Tunisia Celebrates Its Big Norwegian Triumph
The past five years haven’t been all great for Tunisia, but Friday’s Nobel Peace Prize is a welcome recognition of the achievements of a young democracy.
Four Tunisian civil society organizations -- two labor unions, a human rights group, and a lawyers’ association (known together as the National Dialogue Quartet) -- have just won the Nobel Peace Prize. The news took everyone here in Tunisia by surprise (including the leaders of the four organizations themselves). But the recognition is fitting and appropriate. The Quartet played a key role in holding Tunisia together in the wake of the political turmoil which threatened to undo the achievements of the country’s 2011 revolution. And if that revolution had failed, the only concrete achievement of the Arab Spring -- a democratic Tunisia -- would have been swept away.
Four Tunisian civil society organizations — two labor unions, a human rights group, and a lawyers’ association (known together as the National Dialogue Quartet) — have just won the Nobel Peace Prize. The news took everyone here in Tunisia by surprise (including the leaders of the four organizations themselves). But the recognition is fitting and appropriate. The Quartet played a key role in holding Tunisia together in the wake of the political turmoil which threatened to undo the achievements of the country’s 2011 revolution. And if that revolution had failed, the only concrete achievement of the Arab Spring — a democratic Tunisia — would have been swept away.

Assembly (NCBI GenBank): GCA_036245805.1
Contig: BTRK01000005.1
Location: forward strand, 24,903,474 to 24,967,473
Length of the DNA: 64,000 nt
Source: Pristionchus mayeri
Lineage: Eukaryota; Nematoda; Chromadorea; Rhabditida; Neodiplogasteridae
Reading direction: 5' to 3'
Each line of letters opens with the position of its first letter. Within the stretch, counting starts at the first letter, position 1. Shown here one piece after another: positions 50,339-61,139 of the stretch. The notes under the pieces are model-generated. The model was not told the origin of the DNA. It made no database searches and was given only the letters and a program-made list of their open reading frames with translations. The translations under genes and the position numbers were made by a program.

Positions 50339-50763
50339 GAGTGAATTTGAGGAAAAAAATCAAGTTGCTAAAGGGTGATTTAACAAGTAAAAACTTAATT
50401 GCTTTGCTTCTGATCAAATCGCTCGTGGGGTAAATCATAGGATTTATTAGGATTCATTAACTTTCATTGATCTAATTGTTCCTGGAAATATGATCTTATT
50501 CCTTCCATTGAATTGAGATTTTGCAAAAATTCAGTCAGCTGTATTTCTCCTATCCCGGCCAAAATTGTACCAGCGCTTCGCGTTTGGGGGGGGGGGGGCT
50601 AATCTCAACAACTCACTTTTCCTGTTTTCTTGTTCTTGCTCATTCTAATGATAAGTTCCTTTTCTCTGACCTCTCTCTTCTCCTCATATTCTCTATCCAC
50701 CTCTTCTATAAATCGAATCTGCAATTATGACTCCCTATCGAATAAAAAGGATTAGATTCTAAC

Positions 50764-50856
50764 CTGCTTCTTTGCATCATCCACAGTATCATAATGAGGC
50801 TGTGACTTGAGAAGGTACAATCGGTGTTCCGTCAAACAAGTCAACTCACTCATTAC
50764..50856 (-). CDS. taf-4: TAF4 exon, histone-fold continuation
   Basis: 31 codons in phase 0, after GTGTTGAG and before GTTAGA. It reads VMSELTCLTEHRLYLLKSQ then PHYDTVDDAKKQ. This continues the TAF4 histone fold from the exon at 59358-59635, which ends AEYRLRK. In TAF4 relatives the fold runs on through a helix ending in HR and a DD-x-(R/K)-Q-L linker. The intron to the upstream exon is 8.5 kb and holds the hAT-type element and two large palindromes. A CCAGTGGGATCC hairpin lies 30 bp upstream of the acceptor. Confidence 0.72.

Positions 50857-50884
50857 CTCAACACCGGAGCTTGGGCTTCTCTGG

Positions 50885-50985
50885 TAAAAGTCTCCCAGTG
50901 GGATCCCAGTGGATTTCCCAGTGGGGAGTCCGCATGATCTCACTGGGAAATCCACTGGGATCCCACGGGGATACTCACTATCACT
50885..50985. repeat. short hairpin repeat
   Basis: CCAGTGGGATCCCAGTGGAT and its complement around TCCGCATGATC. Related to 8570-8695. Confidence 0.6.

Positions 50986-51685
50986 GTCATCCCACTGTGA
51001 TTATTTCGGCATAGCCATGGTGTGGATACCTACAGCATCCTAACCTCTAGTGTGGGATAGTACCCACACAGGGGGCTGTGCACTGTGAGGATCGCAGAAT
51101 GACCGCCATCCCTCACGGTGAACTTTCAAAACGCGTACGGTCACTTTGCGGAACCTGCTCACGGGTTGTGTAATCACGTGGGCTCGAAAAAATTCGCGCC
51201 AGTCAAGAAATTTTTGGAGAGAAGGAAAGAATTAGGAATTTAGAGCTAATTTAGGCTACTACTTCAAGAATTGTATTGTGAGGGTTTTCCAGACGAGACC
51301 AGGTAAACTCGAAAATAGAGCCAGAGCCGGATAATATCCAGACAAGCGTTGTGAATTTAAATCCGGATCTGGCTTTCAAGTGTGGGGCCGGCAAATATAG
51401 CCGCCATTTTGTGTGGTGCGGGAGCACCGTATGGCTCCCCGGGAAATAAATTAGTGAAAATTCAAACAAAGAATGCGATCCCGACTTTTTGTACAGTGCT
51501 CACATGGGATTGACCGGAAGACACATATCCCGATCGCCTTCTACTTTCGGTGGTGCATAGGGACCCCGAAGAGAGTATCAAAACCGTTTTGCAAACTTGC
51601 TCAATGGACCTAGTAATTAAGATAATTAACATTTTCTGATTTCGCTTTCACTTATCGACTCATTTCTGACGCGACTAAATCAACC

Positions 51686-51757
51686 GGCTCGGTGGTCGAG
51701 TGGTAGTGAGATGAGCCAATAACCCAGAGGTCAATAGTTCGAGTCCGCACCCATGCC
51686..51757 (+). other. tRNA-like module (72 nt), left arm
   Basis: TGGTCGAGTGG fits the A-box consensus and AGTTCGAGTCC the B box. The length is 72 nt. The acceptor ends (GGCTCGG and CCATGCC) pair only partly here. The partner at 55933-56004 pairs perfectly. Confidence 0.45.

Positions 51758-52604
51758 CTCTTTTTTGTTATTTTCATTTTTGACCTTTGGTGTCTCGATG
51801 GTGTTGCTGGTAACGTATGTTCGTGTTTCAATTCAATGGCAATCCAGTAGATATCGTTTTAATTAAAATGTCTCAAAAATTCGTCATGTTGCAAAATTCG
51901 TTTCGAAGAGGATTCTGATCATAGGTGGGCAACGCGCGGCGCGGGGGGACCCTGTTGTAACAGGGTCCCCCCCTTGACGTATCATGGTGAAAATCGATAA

The Quartet officially launched its work in October 2013. The group proved its worth following two high-profile political assassinations, a nationwide wave of protests, and a series of strikes which shook the country in 2013. (Even though a list of suspects was issued by the Interior Ministry, it is still unclear who exactly is behind the assassinations.) This resulted in political deadlock as the opposition encouraged popular protests demanding that the country’s democratically elected Islamist-led government step down. Everyone feared the worst, as exemplified by the grim fate of Egypt’s revolution. There a widely supported military coup in 2013 had deposed an Islamist government democratically elected in the wake of the revolution, ultimately leading to the restoration of autocratic rule. Just when Tunisia seemed to be heading down the same path, the Quartet stepped in to mediate political talks and find a peaceful way to resolve the tension.